Post by Bert Coules
Thanks for that. I'm far more interested in the idea of a period staging
than a period musical approach, but I don't see how the result can possibly
amount to much more than guesswork: though we do have Wagner's stage
directions and accounts of him rehearsing the first Ring, merely to
reproduce the original movements in the original scenery and with the
original lighting (or a facsimile achieved with modern means) can't get
anywhere near what actually happened in 1876. And even if that were somehow
possible, the *effect* of it would still be unattainable, since a modern
audience can't possible react as the first one did, not only because the
work no longer has the impact of something excitingly new and controversial
but also because a style of performance which was once entirely familiar and
expected would now be little more than a curiosity.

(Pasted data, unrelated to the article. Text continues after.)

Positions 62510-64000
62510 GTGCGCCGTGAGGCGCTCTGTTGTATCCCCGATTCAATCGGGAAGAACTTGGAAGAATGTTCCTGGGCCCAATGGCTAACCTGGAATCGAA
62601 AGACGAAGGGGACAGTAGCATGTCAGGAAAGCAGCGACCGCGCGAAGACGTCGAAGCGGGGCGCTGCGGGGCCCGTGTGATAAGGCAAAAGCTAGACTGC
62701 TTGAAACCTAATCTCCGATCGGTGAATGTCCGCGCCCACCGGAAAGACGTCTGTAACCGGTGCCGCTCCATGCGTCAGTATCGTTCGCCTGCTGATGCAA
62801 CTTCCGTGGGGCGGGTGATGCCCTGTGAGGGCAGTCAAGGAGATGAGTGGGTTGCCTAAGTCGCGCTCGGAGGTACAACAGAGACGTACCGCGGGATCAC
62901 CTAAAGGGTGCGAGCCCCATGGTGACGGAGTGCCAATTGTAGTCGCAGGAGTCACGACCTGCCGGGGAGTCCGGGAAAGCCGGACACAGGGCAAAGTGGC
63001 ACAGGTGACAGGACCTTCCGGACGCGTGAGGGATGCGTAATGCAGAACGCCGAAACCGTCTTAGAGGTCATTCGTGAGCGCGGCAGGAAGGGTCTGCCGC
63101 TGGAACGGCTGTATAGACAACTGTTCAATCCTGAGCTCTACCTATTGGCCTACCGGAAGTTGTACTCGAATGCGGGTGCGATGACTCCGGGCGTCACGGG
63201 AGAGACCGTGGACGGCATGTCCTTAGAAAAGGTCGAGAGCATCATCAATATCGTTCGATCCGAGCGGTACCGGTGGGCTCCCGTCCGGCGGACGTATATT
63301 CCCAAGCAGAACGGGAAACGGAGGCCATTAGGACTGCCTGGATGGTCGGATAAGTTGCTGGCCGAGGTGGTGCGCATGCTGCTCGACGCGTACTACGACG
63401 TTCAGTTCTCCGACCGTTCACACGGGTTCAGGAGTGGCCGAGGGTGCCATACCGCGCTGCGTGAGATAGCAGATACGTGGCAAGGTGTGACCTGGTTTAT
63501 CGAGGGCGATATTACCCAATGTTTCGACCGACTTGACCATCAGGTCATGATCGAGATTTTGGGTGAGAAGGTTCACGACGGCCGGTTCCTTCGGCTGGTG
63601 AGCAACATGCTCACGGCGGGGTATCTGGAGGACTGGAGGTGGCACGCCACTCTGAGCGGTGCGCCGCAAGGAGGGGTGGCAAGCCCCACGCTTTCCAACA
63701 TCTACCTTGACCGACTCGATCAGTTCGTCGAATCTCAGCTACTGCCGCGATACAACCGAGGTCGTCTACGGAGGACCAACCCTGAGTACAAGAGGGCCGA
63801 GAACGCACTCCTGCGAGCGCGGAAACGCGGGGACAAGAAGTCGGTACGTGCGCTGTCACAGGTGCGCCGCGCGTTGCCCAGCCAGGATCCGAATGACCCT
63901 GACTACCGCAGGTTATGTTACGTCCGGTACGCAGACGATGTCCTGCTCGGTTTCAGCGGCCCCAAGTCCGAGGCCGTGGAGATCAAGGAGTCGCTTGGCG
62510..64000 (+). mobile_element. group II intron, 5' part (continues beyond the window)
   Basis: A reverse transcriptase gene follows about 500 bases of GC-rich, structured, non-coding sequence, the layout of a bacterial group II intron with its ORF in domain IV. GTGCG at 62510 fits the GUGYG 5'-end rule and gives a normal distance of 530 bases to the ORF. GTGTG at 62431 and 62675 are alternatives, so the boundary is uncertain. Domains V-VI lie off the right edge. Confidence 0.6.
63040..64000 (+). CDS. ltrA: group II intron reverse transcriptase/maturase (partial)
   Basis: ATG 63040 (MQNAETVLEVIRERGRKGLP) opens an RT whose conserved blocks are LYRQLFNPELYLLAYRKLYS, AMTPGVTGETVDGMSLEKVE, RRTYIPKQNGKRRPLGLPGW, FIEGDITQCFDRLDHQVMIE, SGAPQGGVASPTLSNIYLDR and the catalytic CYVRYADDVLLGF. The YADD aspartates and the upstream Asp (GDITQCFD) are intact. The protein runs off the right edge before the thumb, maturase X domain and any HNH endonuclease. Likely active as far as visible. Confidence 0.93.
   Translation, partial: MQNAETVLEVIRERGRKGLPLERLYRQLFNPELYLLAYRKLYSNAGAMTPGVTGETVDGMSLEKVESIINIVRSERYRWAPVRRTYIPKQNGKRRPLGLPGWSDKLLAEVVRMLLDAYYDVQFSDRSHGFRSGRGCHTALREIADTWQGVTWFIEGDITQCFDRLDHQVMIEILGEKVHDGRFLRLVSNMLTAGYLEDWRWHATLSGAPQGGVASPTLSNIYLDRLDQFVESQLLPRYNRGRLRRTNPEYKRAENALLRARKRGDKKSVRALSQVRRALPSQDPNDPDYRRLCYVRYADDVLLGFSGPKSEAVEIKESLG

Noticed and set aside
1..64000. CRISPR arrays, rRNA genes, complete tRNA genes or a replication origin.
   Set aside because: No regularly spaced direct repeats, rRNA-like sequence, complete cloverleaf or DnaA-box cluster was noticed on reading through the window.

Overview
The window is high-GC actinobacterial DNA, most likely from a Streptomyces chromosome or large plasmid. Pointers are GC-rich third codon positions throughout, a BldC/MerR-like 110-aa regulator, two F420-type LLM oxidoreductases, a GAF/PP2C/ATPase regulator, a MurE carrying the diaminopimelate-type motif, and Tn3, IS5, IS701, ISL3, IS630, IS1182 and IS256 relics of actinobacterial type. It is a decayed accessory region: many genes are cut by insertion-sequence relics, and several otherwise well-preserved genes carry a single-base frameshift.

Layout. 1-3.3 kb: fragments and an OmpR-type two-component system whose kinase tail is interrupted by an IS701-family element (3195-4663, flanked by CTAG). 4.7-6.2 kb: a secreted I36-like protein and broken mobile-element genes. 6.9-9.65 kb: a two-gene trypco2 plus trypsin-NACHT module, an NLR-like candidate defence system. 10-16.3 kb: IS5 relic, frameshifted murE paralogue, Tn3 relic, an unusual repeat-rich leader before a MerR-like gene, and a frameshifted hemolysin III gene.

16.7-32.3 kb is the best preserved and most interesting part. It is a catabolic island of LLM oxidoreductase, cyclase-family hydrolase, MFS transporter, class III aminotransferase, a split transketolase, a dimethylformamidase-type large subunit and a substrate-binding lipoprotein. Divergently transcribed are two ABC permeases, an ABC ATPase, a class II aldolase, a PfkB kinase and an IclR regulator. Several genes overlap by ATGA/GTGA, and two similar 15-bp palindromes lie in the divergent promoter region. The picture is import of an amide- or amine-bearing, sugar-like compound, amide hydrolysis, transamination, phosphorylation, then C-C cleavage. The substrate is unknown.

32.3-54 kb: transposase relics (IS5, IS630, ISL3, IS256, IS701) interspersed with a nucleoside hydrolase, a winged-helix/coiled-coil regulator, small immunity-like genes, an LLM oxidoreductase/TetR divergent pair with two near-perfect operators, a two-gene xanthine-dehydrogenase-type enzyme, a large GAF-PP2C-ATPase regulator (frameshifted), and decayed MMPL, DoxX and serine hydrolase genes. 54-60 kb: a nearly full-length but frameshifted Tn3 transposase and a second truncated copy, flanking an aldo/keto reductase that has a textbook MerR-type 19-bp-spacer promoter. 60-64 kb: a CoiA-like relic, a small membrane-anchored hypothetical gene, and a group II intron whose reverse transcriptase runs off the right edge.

But all that said, if it were done properly and done well I'd love to see
Very, very interesting, and I hope they get on with it. Similar claims, musically, were made for the Dutch Ring with Harmut Haenchen, and it produced some not uninteresting results in the video abd CD recordings. However, for me, and I know for others, it rather foundered on the actual conducting. Haenchen isn't bad, but he isn't among the great Wagner conductors, and hasn't entirely mastered the art of keeping the dramatic momentum going in mid-act. He had some very uneven casting, too, including Jeanine Altmeyer's creaky Brunnhilde and the world's smallest Siegfried (shorter than Mime!). And of course the Pierre Audi staging, while by no means the worst around, didn't help with any authentic feel.
So I think a lot is going to depend on just how well Nagano handles it,and his track record doesn't entirely encourage me; I did like his Love for Three Oranges, but his Billy Budd (which is more Wagnerian than Britten liked to admit) was rather lacklustre. Also, what their idea of "historic" stagign amounts to; it could be fearful camp, or just plain dull. I remember an attempt to reproduce a historic Walkure staging for Rolf Thiele's film based on Thomas Mann stories, Walsungenblut -- that wasn't too bad, but... It's got to be better then the one in the Highlander films, though. Anyway, many thanks for this.